News that the Supreme Court is on the cusp of overturning Roe v. Wade is sounding alarms for an unexpected part of the population: people looking to get pregnant and the doctors who are helping them.
The conservative justices, according to a draft majority opinion disclosed last week, are preparing to give states the full power to determine abortion policies within their borders. Experts say that could open up the legal terrain for states to interfere with the fertility process known as in vitro fertilization, in which a sperm fertilizes an egg outside the body.
In interviews with CNN, doctors who work in the fertility field, and academics who study the legal landscape around it, say there is grave uncertainty – both about how abortion laws already on the books will be interpreted and about how lawmakers and local prosecutors may seek to push the envelope, freed from the precedents that have effectively shielded the fertility process from government meddling. That lack of clarity, it is feared, will affect the treatments doctors are willing to offer IVF patients and the decisions people will have to make about how to pursue growing their families.
The anxiety was evident in an urgent bulletin from the American Society for Reproductive Medicine sent hours after the draft opinion was published, warning that “measures designed to restrict abortion could end up also curtailing access to the family building treatments upon which our infertility patients rely to build their families,” society President Dr. Marcelle Cedars wrote.
There are multiple stages of the fertility process that – without the Supreme Court’s current legal protections for abortion rights, which have been in place for 49 years– could be vulnerable to government interference, according to Seema Mohapatra, a law professor at SMU Dedman School of Law who specializes in assisted reproduction.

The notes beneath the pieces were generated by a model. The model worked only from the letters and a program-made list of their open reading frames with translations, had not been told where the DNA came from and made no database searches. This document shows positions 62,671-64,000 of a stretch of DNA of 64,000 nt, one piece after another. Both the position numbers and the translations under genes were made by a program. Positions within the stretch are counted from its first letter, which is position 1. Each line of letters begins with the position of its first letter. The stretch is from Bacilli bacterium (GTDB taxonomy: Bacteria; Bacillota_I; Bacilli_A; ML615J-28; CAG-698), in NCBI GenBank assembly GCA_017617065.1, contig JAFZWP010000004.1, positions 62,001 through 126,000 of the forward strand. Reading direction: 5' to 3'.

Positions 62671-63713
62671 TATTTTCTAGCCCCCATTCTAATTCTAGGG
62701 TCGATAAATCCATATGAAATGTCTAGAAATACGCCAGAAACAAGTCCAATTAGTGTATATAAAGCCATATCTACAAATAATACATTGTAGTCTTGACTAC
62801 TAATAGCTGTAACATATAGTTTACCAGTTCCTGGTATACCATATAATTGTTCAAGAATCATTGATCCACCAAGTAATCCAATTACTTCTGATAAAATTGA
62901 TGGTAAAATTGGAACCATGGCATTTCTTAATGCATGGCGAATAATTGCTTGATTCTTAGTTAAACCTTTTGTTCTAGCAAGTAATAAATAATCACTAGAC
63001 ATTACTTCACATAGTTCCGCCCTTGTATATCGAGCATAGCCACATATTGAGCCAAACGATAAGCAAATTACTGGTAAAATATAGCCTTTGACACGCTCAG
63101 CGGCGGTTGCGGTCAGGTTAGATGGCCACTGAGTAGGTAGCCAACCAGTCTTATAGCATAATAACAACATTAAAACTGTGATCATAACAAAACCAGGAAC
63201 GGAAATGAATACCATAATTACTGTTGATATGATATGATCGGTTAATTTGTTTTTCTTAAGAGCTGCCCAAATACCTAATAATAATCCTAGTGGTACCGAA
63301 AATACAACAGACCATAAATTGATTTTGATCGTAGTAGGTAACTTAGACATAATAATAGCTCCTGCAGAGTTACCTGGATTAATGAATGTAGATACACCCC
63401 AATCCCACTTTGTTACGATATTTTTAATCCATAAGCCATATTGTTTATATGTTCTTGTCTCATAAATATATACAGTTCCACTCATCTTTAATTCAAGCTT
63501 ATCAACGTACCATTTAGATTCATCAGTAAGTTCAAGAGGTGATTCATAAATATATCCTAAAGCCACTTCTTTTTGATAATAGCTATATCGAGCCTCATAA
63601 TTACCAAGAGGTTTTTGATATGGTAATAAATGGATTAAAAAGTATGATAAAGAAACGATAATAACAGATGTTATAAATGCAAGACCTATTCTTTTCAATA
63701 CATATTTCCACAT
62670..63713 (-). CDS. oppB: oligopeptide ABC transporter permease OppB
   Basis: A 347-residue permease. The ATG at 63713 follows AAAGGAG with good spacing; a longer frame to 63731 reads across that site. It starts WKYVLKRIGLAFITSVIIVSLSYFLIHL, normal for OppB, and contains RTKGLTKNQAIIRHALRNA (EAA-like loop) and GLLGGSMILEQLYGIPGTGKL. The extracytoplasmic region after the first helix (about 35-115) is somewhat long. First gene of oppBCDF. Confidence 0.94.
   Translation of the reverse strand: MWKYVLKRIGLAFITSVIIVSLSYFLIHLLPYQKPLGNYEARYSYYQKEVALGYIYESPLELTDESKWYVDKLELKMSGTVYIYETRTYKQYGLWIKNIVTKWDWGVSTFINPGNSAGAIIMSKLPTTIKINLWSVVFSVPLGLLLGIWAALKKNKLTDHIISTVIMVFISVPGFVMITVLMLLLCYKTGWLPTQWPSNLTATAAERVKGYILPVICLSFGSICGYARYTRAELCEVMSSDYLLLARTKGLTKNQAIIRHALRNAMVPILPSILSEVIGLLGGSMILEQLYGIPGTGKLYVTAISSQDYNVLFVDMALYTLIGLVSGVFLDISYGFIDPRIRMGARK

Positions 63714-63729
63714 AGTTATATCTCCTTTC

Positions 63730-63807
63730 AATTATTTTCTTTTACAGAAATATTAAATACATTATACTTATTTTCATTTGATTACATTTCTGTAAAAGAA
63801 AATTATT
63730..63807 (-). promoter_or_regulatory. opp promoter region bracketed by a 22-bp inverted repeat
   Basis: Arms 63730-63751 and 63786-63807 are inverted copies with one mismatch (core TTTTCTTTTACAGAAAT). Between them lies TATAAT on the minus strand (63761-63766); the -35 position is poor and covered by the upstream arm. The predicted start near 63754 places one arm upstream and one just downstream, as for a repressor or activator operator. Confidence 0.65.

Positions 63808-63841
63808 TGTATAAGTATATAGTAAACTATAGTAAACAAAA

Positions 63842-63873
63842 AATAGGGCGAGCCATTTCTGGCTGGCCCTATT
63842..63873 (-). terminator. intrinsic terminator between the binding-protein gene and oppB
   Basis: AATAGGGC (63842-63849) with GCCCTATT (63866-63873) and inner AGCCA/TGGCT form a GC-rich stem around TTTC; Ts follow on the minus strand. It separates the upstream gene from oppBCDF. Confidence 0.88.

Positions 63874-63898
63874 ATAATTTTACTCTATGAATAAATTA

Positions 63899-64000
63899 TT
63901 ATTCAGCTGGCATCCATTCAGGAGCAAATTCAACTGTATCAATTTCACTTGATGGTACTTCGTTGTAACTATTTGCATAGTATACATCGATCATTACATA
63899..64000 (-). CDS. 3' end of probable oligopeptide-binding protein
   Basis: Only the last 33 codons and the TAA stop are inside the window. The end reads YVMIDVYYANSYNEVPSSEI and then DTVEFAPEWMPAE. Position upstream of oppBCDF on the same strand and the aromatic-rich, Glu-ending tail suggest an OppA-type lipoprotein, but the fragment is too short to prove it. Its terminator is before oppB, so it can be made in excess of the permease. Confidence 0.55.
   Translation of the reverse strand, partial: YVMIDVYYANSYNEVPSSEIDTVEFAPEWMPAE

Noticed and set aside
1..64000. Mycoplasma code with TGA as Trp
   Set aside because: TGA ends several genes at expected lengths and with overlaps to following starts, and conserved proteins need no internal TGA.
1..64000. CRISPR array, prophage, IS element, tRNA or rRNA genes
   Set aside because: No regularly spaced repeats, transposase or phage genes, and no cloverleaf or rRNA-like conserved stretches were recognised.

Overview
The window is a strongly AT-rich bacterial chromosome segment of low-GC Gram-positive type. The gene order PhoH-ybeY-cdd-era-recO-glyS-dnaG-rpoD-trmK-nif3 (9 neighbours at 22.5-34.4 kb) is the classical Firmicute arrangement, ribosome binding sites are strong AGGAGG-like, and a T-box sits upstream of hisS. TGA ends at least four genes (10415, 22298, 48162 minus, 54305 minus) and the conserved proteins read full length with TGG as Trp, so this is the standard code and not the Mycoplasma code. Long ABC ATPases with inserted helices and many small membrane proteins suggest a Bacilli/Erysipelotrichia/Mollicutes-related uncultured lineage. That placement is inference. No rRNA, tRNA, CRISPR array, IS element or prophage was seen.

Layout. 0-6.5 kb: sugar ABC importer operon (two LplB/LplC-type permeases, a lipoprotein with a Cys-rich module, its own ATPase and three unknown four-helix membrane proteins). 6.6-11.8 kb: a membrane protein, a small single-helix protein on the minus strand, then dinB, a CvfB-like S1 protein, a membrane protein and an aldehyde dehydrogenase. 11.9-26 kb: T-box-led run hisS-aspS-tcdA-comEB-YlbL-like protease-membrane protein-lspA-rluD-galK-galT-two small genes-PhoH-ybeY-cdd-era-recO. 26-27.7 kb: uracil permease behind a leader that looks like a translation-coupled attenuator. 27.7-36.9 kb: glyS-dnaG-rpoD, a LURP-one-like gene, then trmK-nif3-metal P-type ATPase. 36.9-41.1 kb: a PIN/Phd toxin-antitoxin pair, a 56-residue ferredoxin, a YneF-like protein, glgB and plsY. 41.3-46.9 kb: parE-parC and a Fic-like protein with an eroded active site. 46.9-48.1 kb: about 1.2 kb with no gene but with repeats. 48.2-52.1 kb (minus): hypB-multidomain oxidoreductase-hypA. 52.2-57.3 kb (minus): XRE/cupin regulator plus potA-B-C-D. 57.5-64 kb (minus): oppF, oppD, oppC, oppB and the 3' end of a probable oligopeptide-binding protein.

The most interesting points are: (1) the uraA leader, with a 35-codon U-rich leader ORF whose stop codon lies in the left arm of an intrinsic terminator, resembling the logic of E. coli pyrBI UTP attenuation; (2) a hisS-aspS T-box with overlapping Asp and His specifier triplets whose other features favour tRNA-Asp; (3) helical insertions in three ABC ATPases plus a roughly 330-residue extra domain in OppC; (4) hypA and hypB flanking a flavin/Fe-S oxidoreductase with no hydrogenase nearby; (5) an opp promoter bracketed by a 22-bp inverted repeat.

“It really does have these practical effects where, because of the lack of protection of Roe v. Wade and Planned Parenthood v. Casey, you actually might not be able to have this wanted child that you’ve been paying all this money and going through this physical process in order to have,” she said.
About 2 in every 100 children born in the US are conceived through IVF, according to data published by the US Centers for Disease Control and Prevention.
“We are dangling in the wind right now,” one Midwestern reproductive endocrinologist told CNN about the uncertainty looming. The doctor spoke on condition of anonymity because of the sensitive nature of their practice and the uncertain future of procedures like IVF in their state.
A focus of the concern is how some states with anti-abortion trigger laws, like Tennessee, Arkansas and Kentucky, already define embryos as unborn children at the moment of fertilization – a stance that may provide a starting point for legislators to interfere with the IVF process.
“States have already taken the liberty of having these expansive definitions. They just couldn’t really enforce them the way they wanted to because Roe and Casey stood in the way,” Rutgers Law School Dean and professor Kimberly Mutcherson said, referring to the 1973 and 1992 Supreme Court abortion precedents. But if Roe and Casey are overturned, Mutcherson said, that would effectively be the Supreme Court saying: “Do what you want to do, states!”